Work progresses on a heftier PoE standard

The push for a more inclusive higher power Power over Ethernet (PoE) standard is on, with the possibility of a final draft coming in two years.

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The push for a more inclusive higher power Power over Ethernet (PoE) standard is on, with the possibility of a final draft coming in two years.

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PowerDsine has developed a high-powered PoE midspan that generates more than 15.4 watts of power, and a heftier IEE standard will give technology providers better specs to shoot for as they attempt to bring the level of service to a much higher level.
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The existing 802.3af PoE standard, which was ratified by the IEEE last June, provides up to 15.4 watts of power. But it does not provide enough power for a new generation of Ethernet devices that require more than 15.4 watts of power.

Representatives from PowerDsine Ltd (www.powerdsine.com), an Israel-based manufacturer of PoE technology, are eager to open up the door further. They are participating with the IEEE in hopes of setting a new high-power PoE standard.

"With this, we believe the usage of power over Ethernet by the industry will be enlarged dramatically," says Igal Rotem, CEO for PowerDsine. "We are eager for new applications that will reap the benefits of this, and we will actually give the solution that these guys need."

PoE is a technology for wired Ethernet, the most widely installed LAN technology in use today. PoE allows the electrical power necessary to operate devices, and to be carried by data cables rather than by power cords. It minimizes the number of wires that must be strung for a structured cabling network.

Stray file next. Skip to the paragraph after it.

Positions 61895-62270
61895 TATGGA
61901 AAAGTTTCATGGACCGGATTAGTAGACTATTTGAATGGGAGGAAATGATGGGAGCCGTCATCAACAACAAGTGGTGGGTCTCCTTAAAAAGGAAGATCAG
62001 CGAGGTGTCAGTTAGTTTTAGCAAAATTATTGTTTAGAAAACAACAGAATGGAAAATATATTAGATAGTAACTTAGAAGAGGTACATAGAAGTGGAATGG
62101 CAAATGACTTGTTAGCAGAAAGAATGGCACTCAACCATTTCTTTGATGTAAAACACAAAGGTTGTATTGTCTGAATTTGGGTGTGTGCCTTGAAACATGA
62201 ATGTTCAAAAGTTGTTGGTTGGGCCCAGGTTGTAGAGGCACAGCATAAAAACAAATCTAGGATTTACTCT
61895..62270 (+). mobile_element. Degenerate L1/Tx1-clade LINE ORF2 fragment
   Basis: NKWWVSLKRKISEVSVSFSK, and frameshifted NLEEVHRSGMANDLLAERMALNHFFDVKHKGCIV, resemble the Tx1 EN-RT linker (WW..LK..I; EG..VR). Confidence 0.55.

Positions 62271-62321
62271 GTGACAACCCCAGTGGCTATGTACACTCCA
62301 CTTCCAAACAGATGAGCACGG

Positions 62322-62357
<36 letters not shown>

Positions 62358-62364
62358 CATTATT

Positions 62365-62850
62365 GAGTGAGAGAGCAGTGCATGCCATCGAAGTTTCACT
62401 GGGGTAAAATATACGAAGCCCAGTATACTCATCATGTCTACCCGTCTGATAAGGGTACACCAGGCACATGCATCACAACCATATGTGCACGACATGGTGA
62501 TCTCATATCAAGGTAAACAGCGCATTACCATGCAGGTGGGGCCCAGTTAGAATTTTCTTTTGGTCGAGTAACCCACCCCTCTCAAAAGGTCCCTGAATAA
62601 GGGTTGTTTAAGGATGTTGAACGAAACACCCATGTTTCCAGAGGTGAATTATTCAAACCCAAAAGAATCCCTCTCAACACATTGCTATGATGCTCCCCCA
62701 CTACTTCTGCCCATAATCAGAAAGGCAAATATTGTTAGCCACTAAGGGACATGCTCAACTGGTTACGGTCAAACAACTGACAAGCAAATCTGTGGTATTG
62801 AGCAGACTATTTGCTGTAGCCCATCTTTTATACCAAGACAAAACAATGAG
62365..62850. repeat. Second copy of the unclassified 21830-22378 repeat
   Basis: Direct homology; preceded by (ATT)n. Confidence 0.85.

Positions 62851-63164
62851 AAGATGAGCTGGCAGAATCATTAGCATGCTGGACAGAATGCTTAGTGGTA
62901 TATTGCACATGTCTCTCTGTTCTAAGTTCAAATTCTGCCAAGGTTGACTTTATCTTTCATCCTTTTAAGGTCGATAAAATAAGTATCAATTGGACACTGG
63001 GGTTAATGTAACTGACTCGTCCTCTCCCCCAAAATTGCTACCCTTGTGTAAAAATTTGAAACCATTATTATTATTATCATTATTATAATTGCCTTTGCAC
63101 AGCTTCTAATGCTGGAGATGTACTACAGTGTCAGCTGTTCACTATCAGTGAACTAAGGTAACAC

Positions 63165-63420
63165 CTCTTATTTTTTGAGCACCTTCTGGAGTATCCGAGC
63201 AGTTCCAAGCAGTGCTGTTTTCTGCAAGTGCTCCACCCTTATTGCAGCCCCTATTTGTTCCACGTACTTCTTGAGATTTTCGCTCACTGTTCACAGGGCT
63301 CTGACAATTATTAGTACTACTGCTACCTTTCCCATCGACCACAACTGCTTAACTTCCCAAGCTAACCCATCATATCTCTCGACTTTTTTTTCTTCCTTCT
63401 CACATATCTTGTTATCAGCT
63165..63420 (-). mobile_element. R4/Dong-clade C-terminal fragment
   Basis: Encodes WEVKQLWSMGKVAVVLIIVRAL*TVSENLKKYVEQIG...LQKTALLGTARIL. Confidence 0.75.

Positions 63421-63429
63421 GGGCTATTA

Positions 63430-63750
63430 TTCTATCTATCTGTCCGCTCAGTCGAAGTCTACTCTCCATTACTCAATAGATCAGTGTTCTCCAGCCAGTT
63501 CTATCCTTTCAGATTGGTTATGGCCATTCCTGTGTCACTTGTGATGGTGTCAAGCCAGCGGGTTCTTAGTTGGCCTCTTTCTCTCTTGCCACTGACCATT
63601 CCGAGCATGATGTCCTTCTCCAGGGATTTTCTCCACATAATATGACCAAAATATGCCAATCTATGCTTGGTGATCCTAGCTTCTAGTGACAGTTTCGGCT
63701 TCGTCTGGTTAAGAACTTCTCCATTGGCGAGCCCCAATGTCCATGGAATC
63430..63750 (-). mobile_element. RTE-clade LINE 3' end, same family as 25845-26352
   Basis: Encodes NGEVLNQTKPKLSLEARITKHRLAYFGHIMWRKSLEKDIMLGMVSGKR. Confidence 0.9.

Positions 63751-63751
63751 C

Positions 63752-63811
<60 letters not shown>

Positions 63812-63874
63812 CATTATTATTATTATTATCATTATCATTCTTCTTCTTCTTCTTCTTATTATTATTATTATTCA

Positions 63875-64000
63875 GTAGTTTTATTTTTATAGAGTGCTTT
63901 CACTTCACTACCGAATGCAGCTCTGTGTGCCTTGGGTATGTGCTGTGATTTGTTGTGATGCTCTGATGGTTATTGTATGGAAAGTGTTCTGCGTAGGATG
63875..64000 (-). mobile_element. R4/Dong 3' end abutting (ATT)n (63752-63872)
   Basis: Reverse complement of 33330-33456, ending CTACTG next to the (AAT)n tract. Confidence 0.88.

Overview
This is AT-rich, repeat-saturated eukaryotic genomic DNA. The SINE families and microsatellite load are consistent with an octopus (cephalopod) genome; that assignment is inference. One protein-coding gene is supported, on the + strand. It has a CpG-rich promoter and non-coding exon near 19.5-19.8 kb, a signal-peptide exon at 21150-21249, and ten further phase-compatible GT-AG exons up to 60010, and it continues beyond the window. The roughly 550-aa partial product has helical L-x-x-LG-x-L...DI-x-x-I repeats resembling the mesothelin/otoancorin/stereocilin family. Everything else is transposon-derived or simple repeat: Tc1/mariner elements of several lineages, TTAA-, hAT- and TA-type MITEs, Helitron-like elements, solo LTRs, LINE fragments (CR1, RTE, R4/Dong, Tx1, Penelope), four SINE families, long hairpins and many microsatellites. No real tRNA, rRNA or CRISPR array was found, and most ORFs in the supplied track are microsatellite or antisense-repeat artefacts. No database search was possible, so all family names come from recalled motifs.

PoE also potentially reduces the cost of installing such end devices as IP phones and WLAN access points. Because the network switches also can deliver power through the standard Ethernet infrastructure, the need to connect each IP phone or WLAN access point to a separate electrical circuit and install additional AC power outlets is eliminated. Also, PoE can provide customers with uninterruptible power for critical applications, such as IP (Internet protocol) phones, security cameras, entry loggers and other powered data terminals.

PowerDsine is teaming up with other market leaders to work with the IEEE toward the completion of a new higher power PoE standard called PoEplus. The IEEE has issued a call for interest on the subject, and the committee is delegating a study group. A task force will then work on details of a finalized standard, a process that is expected to take about two years.

Though PowerDsine has already developed a high-powered PoE midspan that generates more than 15.4 watts of power, the technology is not based on an industry standard. Rotem says the standard will give technology providers better specs to shoot for as they attempt to bring the level of service to a much higher level.

"The proposed standard will provide at least twice the amount of power and have more than 30 watts per port on the switch side, and around 26 but minimum power at the CPE side," says Rotem.

"Everyone will see a great benefit from this and extend it to more applications," he predicts.

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